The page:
Back To The Future 1965 vs. 2005 (posted 8/19/05)

Kris - a friend of mine from the Lincoln Club whose daily driver is a BMW 330i - asked, "If people from 40 years ago could see today's cars, what do you think they'd say?" I'm not sure what exclamations of surprise they'd use but here are ten reasons why they'd be awed:

car blog1. Everyday, low-cost cars offer so much: Fast performance, high gas mileage, unheard-of safety features and so many luxury touches - power windows, door locks and side mirrors, cruise control, auto-dimming mirrors, power disc brakes, lumbar adjustment, killer audio system, heated rear window defroster, keyless entry system, alloy wheels, etc. I think that the variety of audio options available in today's cars would astound people. (Most '65 cars didn't even have FM radios.) So would the quality of sound. And the features available because of the use onboard computers. And navigational systems.

2. Ordinary 2005 sedans will run circles around most 1965 sports cars. On the straightaway and in the curves. And get decidedly better gas mileage.

3. The rise of Japanese brands - virtually unknown outside of California in 1965.

4. The disappearance of household names like Plymouth and Oldsmobile. (I don't think that the average 1965 man on the street would be surprised that Studebaker, Imperial and American Motors are gone.)

5. The great variety of luxury brands and models available. Forty years ago, a large Mercedes sedan, like the 250 SE, was the size of a Rambler. The biggest BMW offered - the 2000 - had a wheelbase of only 100 inches. Hardly a luxury car by American standards. And ... what the hell is a Lexus?! Or Infiniti? Or Acura?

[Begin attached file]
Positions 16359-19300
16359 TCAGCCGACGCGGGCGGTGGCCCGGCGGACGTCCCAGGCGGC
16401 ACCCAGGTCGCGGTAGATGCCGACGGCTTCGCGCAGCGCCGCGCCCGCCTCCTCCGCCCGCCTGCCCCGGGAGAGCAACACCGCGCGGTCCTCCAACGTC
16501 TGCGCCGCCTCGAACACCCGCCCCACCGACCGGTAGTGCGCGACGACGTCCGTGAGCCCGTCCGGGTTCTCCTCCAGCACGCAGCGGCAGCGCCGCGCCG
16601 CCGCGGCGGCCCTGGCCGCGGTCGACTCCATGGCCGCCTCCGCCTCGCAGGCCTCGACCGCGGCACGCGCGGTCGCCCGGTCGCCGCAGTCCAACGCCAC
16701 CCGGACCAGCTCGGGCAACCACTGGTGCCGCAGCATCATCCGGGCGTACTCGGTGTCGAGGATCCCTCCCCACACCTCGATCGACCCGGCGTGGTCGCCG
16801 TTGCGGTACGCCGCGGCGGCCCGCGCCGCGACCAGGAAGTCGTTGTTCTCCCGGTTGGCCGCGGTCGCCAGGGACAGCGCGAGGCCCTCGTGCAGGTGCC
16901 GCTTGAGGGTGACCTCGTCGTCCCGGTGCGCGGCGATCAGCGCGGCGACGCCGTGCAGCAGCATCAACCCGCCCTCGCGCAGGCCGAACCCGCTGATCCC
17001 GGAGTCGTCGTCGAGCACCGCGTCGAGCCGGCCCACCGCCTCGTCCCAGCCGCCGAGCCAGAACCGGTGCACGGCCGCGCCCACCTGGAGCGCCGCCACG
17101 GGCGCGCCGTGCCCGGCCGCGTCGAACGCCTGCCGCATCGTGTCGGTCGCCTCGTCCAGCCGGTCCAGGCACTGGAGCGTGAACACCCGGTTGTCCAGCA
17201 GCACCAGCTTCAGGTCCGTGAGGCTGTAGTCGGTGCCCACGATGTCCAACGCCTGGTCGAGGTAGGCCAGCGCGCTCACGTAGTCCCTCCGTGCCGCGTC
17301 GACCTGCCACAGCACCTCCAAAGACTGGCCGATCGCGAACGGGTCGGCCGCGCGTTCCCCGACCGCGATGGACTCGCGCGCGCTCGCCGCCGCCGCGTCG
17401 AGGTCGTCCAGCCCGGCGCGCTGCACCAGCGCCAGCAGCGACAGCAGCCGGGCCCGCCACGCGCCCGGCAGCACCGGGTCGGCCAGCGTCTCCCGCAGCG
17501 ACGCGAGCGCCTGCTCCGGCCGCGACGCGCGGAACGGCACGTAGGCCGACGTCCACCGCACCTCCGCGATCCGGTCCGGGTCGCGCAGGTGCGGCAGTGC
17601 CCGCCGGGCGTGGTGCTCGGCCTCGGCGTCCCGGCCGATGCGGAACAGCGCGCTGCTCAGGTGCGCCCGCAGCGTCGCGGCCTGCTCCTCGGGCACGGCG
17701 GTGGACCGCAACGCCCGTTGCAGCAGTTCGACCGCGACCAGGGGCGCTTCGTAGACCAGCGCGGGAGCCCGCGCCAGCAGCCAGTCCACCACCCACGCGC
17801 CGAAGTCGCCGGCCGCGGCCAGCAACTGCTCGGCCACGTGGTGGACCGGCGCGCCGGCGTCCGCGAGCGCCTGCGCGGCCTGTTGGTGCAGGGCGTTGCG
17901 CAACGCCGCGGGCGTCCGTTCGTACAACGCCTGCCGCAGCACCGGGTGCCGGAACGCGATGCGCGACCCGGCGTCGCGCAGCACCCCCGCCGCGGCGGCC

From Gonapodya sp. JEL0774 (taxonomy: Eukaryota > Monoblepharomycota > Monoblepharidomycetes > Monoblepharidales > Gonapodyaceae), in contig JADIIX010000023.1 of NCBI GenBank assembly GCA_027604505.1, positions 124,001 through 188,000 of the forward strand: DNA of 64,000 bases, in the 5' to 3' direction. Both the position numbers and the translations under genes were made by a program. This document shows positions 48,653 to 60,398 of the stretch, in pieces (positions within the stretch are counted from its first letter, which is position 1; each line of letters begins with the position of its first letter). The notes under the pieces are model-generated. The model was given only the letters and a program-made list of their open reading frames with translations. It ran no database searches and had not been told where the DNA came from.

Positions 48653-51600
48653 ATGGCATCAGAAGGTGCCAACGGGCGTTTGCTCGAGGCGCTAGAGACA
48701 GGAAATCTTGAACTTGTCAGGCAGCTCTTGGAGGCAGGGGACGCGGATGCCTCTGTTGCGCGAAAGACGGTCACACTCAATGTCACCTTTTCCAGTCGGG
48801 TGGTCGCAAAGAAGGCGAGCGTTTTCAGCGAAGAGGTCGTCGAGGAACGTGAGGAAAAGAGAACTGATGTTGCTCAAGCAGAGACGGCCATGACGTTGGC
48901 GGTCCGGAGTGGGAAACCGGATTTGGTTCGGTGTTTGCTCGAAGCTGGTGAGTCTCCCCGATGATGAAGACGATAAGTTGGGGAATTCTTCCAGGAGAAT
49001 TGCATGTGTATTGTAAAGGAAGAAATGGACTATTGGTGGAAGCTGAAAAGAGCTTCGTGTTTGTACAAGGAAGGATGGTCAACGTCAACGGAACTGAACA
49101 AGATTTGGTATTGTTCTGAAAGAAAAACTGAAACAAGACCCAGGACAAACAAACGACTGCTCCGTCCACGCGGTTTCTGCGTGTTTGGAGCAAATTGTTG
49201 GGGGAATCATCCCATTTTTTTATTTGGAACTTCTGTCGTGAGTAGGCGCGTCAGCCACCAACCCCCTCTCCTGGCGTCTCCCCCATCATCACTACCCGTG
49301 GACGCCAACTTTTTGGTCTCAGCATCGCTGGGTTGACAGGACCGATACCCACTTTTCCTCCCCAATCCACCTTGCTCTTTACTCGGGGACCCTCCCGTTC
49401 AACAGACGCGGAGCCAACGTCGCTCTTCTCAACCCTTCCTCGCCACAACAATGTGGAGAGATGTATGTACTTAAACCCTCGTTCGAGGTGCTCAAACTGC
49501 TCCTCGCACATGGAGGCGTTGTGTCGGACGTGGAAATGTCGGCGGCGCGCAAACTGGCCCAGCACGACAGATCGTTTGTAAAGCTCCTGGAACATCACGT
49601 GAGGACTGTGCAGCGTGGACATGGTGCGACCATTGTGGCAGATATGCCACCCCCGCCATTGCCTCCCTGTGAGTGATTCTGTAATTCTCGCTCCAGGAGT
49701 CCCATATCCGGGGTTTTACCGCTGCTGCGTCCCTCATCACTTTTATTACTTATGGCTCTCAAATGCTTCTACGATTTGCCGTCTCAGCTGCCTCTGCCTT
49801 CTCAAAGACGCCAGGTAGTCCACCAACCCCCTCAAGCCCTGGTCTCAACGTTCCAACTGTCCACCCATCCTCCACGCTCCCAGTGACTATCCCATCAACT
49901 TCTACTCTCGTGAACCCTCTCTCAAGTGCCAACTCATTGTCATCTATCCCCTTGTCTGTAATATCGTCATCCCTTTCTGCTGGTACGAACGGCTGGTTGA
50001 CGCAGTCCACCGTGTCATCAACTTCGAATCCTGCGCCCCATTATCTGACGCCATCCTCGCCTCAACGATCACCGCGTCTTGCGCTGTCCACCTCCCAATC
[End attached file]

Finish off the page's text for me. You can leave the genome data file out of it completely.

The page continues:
6. Overall quality and serviceability of today's vehicles would wow people of 40 years ago. The worst cars of 2005 are better than the finest cars of 1965 in terms of fit, finish and reliability. You rarely see relatively-new cars broken down on the side of the road - a not-uncommon sight forty years ago. People would be astonished by the very concept of 100,000 miles between tune-ups. (A 1963 VW Beetle required an oil change every 1,500 miles and valve adjustment every 3,000 miles.)

7. The preponderance of truck-like vehicles on the roads of 2005. At the 1965 New York Auto Show, General Motors didn't bother to exhibit the Chevy Suburban or its two-door variant. Chevrolet - a single marque - now offers the Avalanche, Blazer, Equinox, HHR, Silverado, Suburban, Tahoe, Trailblazer, Uplander, Venture and God knows what else.

8. That most cars didn't really get bigger in 40 years. The 2005 Corvette is very close to the overall size and curb weight of the 1965 Sting Ray. The 2005 Lincoln Town Car is five inches shorter than the 1965 Lincoln. But truly lightweight small cars are gone. The new Beetle weighs 1,100 pounds more than the air-cooled one of forty years ago. The '65 MG Midget weighed less than 1,600 pounds; the MGB was 1,920 pounds. The 2005 Mazda Miata weighs 2,447 pounds.

9. Safety features - can you even imagine doing a 40 mph offset barrier crash in a '65 Mercury Comet? The widespread availability of ABS braking systems, traction control, directional stability control, multiple air bags, etc. would be incomprehensible to most people back in 1965.

10. Buying cars using a household, smaller-than-a-briefcase computer hooked to a coaxial cable. Or to "airwaves". Now that's amazing!

Bonus Observation: After inspecting the many cupholders on a 2005 car, a 1965 guy/gal would probably conclude that, in the future, the human race has become very thirsty!

copyright 2005-21 - Joseph M. Sherlock - All applicable rights reserved


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